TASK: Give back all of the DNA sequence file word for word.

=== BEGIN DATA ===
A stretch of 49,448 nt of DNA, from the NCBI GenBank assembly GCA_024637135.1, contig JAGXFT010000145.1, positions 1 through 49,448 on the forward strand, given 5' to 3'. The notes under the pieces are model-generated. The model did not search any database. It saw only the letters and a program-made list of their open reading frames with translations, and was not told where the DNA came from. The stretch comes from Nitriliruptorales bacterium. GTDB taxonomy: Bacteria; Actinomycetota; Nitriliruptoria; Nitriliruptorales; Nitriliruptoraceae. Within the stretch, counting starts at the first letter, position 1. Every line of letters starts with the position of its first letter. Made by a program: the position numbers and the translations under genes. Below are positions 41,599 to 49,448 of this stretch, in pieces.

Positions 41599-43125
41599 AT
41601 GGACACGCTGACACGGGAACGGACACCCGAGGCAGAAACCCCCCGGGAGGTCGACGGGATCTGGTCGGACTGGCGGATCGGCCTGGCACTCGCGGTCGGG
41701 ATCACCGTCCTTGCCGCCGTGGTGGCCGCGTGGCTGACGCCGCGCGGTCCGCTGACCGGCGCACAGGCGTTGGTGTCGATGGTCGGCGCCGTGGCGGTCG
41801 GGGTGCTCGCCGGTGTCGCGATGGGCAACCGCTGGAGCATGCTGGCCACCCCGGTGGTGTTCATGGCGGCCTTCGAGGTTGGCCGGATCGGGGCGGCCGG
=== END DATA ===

A stretch of 49,448 nt of DNA, from the NCBI GenBank assembly GCA_024637135.1, contig JAGXFT010000145.1, positions 1 through 49,448 on the forward strand, given 5' to 3'. The notes under the pieces are model-generated. The model did not search any database. It saw only the letters and a program-made list of their open reading frames with translations, and was not told where the DNA came from. The stretch comes from Nitriliruptorales bacterium. GTDB taxonomy: Bacteria; Actinomycetota; Nitriliruptoria; Nitriliruptorales; Nitriliruptoraceae. Within the stretch, counting starts at the first letter, position 1. Every line of letters starts with the position of its first letter. Made by a program: the position numbers and the translations under genes. Below are positions 41,599 to 49,448 of this stretch, in pieces.

Positions 41599-43125
41599 AT
41601 GGACACGCTGACACGGGAACGGACACCCGAGGCAGAAACCCCCCGGGAGGTCGACGGGATCTGGTCGGACTGGCGGATCGGCCTGGCACTCGCGGTCGGG
41701 ATCACCGTCCTTGCCGCCGTGGTGGCCGCGTGGCTGACGCCGCGCGGTCCGCTGACCGGCGCACAGGCGTTGGTGTCGATGGTCGGCGCCGTGGCGGTCG
41801 GGGTGCTCGCCGGTGTCGCGATGGGCAACCGCTGGAGCATGCTGGCCACCCCGGTGGTGTTCATGGCGGCCTTCGAGGTTGGCCGGATCGGGGCGGCCGG